Beck, A. T., & Dozois, D. J. (2011). Cognitive therapy: Current status and future directions. Annual Review of Medicine, 62, 397-409.

Burton, C. M., & King, L. A. (2004). The health benefits of writing about intensely positive experiences. Journal of Research in Personality, 38(2), 150-163.

CorrectiveSolutions. (2022). CorrectiveSolutions case study: Recidivism in Johnson County, NC. Mission Viejo, CA: CorrectiveSolutions.

Covington, S., & The Change Companies (2002). Women in recovery. The Change Companies.

Davidson, K., Shwartz, A. R., Scheffield, D., McCord, R. S., Lepore, S. J., & Gerin, W. (2002). Expressive writing and blood pressure. In S. J. Lepore & J. M. Smyth (Eds.), The writing cure: How expressive writing promotes health and emotional well-being (p. 17-30). American Psychological Association.

Ellis, A., & Ellis, D. J. (2011). Rational emotive behavior therapy. American Psychological Association.

L’Abate, L. & Kern, R. (2002). Workbooks: Tools for the expressive writing paradigm. In S. J. Lepore & J. M.

Smyth (Eds.), The writing cure: How expressive writing promotes health and emotional well-being. American Psychological Association.

L’Abate, L. (2004). The role of workbooks in the delivery of mental health services in prevention, psychotherapy, and rehabilitation. In L. L’Abate (Ed.), Using workbooks in mental health: Resources in prevention, psychotherapy, and rehabilitation for clinicians and researchers. Haworth Reference Press.

McGuire, K. M. B., Greenberg, M. A., & Gevirtz, R. (2005). Autonomic effects of expressive writing in individuals with elevated blood pressure. Journal of Health Psychology, 10, 197-207.

Meyers, T. J., Infante, A., & Wright, K.A. (2018). Addressing serious violent misconduct in prison: Examining an alternative form of restrictive housing. International Journal of Offender Therapy and Comparative Criminology, 62(14)

Messina, N., Calhoun, S., & Warda, U. (2012). Gender-responsive drug court treatment: A randomized controlled trial. Criminal Justice and Behavior, 39(12), 1539-1558.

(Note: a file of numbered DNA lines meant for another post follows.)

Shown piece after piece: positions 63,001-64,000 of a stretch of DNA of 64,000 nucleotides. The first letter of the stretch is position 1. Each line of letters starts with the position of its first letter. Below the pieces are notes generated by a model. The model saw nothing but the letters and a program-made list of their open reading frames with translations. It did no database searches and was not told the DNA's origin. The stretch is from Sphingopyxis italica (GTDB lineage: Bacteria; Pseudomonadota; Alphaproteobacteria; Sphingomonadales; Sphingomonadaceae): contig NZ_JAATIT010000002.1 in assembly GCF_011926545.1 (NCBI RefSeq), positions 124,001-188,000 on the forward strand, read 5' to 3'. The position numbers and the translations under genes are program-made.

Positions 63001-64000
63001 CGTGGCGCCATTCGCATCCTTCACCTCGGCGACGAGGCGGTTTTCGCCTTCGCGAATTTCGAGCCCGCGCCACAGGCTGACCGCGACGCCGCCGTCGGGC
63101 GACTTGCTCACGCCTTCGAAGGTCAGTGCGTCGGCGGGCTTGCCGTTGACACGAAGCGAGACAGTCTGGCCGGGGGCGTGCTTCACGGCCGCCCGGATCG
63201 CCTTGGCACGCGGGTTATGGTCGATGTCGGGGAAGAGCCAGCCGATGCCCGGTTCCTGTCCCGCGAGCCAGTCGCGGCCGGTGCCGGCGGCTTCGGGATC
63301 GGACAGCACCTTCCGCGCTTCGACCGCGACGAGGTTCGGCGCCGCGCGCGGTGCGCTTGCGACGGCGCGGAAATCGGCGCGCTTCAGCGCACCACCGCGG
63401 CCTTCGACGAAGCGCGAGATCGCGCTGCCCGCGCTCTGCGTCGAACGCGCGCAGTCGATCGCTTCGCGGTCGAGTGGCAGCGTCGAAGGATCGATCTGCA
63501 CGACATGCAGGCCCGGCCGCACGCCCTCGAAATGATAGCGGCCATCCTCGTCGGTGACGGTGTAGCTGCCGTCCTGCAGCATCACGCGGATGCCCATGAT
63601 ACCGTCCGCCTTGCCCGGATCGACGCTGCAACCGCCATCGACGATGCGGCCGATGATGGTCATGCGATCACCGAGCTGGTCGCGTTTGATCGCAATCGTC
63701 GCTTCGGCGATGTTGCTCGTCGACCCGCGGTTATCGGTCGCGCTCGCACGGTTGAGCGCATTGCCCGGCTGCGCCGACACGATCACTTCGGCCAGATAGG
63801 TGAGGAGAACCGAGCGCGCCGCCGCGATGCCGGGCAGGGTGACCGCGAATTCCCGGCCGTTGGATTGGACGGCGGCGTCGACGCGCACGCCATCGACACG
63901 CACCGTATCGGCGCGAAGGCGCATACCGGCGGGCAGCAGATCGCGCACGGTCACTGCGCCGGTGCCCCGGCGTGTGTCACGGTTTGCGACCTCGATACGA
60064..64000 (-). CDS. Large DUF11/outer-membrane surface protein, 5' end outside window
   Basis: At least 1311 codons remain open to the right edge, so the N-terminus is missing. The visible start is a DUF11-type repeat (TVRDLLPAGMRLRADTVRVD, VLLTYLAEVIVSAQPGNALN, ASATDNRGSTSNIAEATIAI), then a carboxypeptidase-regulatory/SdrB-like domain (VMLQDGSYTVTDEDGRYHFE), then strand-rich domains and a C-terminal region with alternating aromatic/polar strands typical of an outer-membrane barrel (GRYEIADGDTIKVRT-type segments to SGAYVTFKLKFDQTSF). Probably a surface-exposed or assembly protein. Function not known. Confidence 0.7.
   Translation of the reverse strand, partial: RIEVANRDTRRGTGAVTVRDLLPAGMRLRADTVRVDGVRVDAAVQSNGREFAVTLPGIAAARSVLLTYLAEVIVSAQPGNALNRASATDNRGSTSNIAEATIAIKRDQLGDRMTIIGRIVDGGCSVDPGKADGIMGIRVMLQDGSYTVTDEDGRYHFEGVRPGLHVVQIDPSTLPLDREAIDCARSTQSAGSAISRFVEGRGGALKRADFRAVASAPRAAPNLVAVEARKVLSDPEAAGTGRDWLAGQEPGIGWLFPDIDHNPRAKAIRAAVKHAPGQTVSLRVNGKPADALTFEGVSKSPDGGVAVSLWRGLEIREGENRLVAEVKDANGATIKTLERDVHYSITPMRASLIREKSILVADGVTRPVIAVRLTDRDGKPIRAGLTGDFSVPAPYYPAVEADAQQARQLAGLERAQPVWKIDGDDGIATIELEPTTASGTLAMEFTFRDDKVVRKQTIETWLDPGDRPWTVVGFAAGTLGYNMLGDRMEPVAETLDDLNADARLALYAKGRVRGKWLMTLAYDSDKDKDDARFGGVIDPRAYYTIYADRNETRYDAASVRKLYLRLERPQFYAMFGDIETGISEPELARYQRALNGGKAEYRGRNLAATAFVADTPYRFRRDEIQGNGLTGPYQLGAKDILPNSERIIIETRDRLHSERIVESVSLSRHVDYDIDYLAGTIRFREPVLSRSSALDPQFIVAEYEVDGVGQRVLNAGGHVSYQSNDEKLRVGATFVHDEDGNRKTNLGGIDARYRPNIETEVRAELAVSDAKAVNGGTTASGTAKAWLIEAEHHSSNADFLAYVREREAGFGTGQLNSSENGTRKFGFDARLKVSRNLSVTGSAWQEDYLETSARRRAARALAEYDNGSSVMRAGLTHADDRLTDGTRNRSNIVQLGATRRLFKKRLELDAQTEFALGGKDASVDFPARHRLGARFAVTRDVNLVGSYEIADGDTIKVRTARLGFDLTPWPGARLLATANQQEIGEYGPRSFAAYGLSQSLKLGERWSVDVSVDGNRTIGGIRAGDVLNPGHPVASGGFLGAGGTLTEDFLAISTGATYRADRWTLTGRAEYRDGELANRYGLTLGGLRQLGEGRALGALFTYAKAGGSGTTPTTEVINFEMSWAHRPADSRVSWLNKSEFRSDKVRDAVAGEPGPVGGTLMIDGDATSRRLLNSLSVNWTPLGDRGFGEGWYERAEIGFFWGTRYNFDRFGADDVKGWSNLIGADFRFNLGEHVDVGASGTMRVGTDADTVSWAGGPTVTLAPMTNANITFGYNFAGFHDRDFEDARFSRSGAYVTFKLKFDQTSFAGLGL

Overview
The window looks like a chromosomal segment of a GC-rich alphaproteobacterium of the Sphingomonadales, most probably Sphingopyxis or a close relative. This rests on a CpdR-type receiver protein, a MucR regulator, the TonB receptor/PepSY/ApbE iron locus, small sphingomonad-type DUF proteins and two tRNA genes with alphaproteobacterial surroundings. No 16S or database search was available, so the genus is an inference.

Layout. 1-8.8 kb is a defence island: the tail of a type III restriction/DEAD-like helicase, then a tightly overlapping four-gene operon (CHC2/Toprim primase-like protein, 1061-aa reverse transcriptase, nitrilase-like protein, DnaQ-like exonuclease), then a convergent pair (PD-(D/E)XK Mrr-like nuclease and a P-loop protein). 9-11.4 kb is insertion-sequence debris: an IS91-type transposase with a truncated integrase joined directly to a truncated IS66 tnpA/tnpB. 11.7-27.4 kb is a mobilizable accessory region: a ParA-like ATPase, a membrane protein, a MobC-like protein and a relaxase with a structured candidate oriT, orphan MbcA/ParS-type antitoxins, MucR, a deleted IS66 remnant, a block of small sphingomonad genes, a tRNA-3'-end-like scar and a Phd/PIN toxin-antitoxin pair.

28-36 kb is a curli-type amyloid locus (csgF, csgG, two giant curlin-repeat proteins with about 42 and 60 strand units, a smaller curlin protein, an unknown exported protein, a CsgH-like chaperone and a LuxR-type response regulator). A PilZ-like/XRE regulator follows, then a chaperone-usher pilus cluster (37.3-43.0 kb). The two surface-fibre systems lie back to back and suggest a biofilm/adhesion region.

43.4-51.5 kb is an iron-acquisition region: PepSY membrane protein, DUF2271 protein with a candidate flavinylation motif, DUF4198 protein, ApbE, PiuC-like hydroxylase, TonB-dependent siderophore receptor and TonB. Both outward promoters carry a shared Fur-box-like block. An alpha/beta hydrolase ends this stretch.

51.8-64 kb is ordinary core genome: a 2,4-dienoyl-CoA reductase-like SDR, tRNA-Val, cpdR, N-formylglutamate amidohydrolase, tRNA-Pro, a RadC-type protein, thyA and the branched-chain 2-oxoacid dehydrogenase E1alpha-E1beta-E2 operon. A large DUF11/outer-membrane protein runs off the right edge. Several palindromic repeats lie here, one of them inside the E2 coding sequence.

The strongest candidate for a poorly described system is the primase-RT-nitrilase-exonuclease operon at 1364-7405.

Miller, W. R., & Rollnick, S. (2013). Motivational interviewing: Helping people change (3rd ed.). The Guilford Press.

Moore, M. J. (2011). Examining participants’ motivation to change in Residential Drug Abuse Program graduates: Comparing “stages of change” assessment data with post-release status [Doctoral dissertation, University of Minnesota].

Moyers, T. B., Martin, T., Houck, J. M., Christopher, P. J., & Tonigan, J. S. (2009). From in-session behaviors to drinking outcomes: A causal chain for motivational interviewing. Journal of Consulting and Clinical Psychology, 77(6), 1113-1124

O’Neill, C., Williamson, G., & Morse, S. (2020). Change Companies: Forward Thinking Journaling Pilot Program Statistical Report. Maine Department of Corrections, Division of Juvenile Justice.

Pennebaker, J. W., & Chung, C. K. (2012). Expressive writing: Connections to physical and mental health. In H. S. Friedman (Ed.), The Oxford handbook of health psychology. Oxford University Press.

Pennebaker, J. W., & Smyth, J. M. (2016). Opening up by writing it down: How expressive writing improves health and eases emotional pain. Guilford.

Prochaska, J. O., & Prochaska, J. M. (2016). Changing to thrive: Using the stages of change to overcome the top threats to your health and happiness. Hazelden.

Proctor, S. L., Hoffmann, N. G., & Allison, S. (2012). The effectiveness of interactive journaling in reducing recidivism among substance-dependent jail inmates. International Journal of Offender Therapy and Comparative Criminology, 56(2), 317-332.

Remch, M., Mautz, C., Burke, E. G., Junker, G., Kaniuka, A., Proescholdbell, S., Marshall, S. W., & Naumann, R. B. (2021). Impact of a prison therapeutic diversion unit on mental and behavioral health outcomes. American Journal of Preventive Medicine. Advance online publication.

Scheck, A. M., Hoffmann, N. G., Proctor, S. L., & Couillou, R. J. (2013). Interactive journaling as a brief intervention for level-II DUI and DWI offenders. Journal of Alcohol & Drug Education, 57(3), 66-85.

Sexton, J. D., & Pennebaker, J. W. (2009). The healing powers of expressive writing. In Kaufman, S. B. & Kaufman, J. C. (Eds.), The psychology of creative writing (pp. 264-276). Cambridge University Press.

Smyth, J. M., Pennebaker, J. W., & Arigo, D. (2011). What are the health effects of disclosure? In A. Baum, T. A.

Revenson, & J. Singer (Eds.), Handbook of health psychology (2nd ed., pp. 175-191). Routledge.

The Change Companies (2008). Changing course. The Change Companies.

The Change Companies (2013). Forward thinking curriculum. The Change Companies.

The Change Companies (2018). Rational self-counseling. The Change Companies.

The Change Companies (2021). The Change Companies.

The Change Companies (n.d.-a). Participant feedback data on using Interactive Journaling. The Change Companies.

The Change Companies (n.d.-b). Response of beneficiaries to my new life: A personal journey: A report to the Eastern USA territory of The Salvation Army from The Change Companies. The Change Companies.